A word of caution here, the full extent of this hike down to Peter’s Creek Loop trail is strenuous. After leaving the junction with Peter’s Creek Loop trail you are faced with a one-mile climb during which you will ascend over 1000 feet. When I was halfway down this slope I met a couple coming up and they confirmed what I found to be true; that this trail requires a number of stops on the way up unless you are extremely fit.
The hike will take you across numerous hillsides inside a redwood forest. For most of it, you will go out and return on the same trail; the only loop section is around Peter’s Creek. The path is in the forest a majority of the time, with a short exception at the 1600 foot level where you will find a narrow grass-covered section open to the sky.
The road into the park is relatively long and twisting. When you arrive you can park outside of the visitor center to pay your parking fee. There are toilets immediately behind the visitor center. When I visited in March the campgrounds were closed and so the roads to several parking areas were closed off. It appeared that most of the parking was in small bays immediately off the road through the park.
Starting the hike
You need to locate the Old Trees Trail and proceed a short distance before you find the Slate Creek Trail on your left-hand side. Don’t miss the turn because you can continue directly on the Old Tree Trail passing the amphitheater on your right and continuing up the hill until you run out of path; in fact this walk is pleasant and has a number of information panels teaching about the features and plants of the area.
First stage of the hike
You can continue to hike through the redwoods for about 3 miles until you come to the Page Mill site. During this 3 miles there are a couple of junctions but all you need to do is to stay on the Slate Creek trail. The Page Mill site is both a good point to stop and rest and perhaps to make a decision about whether you want to continue. If you decide to return from this point, you will still clock nearly 6 miles and enjoy a relatively undemanding walk in the redwoods. On the other hand if you decide to proceed as the sign warns you, there will be an additional 7 mile strenuous hike.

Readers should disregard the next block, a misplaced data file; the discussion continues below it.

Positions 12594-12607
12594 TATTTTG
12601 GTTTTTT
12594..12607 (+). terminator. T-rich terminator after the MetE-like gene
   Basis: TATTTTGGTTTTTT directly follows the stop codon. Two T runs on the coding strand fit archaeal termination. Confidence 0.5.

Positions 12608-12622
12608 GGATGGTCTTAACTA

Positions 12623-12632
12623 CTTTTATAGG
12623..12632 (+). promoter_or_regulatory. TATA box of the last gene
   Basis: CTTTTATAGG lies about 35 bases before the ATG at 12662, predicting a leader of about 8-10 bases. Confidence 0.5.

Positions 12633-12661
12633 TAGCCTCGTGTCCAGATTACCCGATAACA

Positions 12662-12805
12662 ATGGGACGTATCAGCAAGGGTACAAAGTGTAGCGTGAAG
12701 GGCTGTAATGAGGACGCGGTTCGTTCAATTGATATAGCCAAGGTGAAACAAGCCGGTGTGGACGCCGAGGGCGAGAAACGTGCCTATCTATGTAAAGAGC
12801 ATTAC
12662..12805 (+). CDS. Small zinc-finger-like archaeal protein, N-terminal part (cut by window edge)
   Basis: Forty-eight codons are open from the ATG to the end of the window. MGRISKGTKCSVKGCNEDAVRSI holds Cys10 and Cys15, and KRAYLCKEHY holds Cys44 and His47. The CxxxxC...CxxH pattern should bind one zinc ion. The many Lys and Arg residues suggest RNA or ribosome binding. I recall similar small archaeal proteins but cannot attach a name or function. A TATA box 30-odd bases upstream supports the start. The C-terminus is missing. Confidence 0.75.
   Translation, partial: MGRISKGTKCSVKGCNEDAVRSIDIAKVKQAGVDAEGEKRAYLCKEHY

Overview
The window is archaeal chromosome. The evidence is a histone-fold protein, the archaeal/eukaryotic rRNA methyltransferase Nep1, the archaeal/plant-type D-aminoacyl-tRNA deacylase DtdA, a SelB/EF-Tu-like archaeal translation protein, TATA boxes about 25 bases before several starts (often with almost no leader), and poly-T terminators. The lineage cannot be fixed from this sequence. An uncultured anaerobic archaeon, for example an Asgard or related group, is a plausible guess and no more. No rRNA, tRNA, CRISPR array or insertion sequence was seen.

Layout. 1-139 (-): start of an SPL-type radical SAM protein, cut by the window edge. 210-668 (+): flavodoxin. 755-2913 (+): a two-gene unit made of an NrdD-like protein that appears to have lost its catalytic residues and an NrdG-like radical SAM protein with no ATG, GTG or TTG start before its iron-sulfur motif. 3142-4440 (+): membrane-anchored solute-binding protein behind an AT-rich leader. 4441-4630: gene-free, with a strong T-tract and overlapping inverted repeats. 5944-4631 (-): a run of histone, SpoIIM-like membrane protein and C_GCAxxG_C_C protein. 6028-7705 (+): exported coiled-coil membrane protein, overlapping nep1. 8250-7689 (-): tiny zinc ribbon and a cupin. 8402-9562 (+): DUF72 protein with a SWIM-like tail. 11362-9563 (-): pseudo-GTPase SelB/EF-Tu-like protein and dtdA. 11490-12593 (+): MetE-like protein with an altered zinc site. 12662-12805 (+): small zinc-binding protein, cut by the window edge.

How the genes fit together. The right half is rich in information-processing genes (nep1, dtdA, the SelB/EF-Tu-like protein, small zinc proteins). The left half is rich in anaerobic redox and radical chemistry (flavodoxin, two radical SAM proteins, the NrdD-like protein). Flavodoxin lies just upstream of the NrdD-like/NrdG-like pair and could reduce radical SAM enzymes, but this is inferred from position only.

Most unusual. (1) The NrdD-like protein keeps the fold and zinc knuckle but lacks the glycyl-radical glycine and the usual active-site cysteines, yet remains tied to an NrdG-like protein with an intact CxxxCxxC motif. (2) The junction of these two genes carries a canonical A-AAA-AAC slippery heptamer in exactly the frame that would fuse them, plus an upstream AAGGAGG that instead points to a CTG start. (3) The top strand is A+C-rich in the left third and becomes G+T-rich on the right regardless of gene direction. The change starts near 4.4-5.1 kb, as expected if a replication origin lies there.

Second stage of the hike
Passing the warning sign you now follow the Bear Creek Trail for the next mile or so. This is a relatively easy climb to the summit point, which is hard to detect since although you’re out of the redwoods you are still surrounded by Douglas Fir and Live Oak. The path which now becomes narrower descends towards the junction with the Peters Creek Loop Trail. On the way down you might notice a couple of vehicles abandoned on the hillside – both are, I would guess, from the 1950s. What intrigues me about this is how these vehicles, or at least their remaining frames, got here in the first place. The car shows an obvious indentation in the roof suggesting a rollover.
You continue on down until you come to the junction for the loop trail.
In my case I went clockwise around the loop immediately crossing the Bear Creek. The creek was not running high, but the small waterfall still gurgled over the rocks adding to the tranquility of the moment.
The path continues alongside the creek until you have to make another crossing, which in my case, with the low water level, was relatively easy going from stone to stone. But I would imagine this might be a challenge after a heavy rain since the Creek was running about 10 feet wide and maybe a foot deep in places.
On the other side of the creek you appear to reverse direction and now follow the creek upstream until you cross Peter’s Creek again to take you back to the junction.
As mentioned you will spend the first mile climbing about 1000 feet. The trail varies considerably, sometimes on a gentle incline and sometimes steep. During the climb you may notice one or two places where you can see out of the forest and across the valley at the surrounding tree covered hills.
The remainder of the return is a straight repeat of the outbound journey.
Distance: Approx 11 Miles
Portola State Park – Redwoods and Peters Creek Loop at EveryTrail
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Things to note
- On the day I visited you had to self register for parking use.
- The day fee was $10.
- Payment is done through the standard small yellow envelope so make sure you take the appropriate bills/notes to pay the fee, because the slot where you post your envelope is very narrow.
Watch Out For:
- Stinging Nettles
- Poison Oak
[…] on the Park Map but I wouldn’t class it as strenuous like those I’ve reported in Henry Coe or Portola State Park. You’ll make a steady climb of 1000 feet in two miles. The path is, for the most part, single […]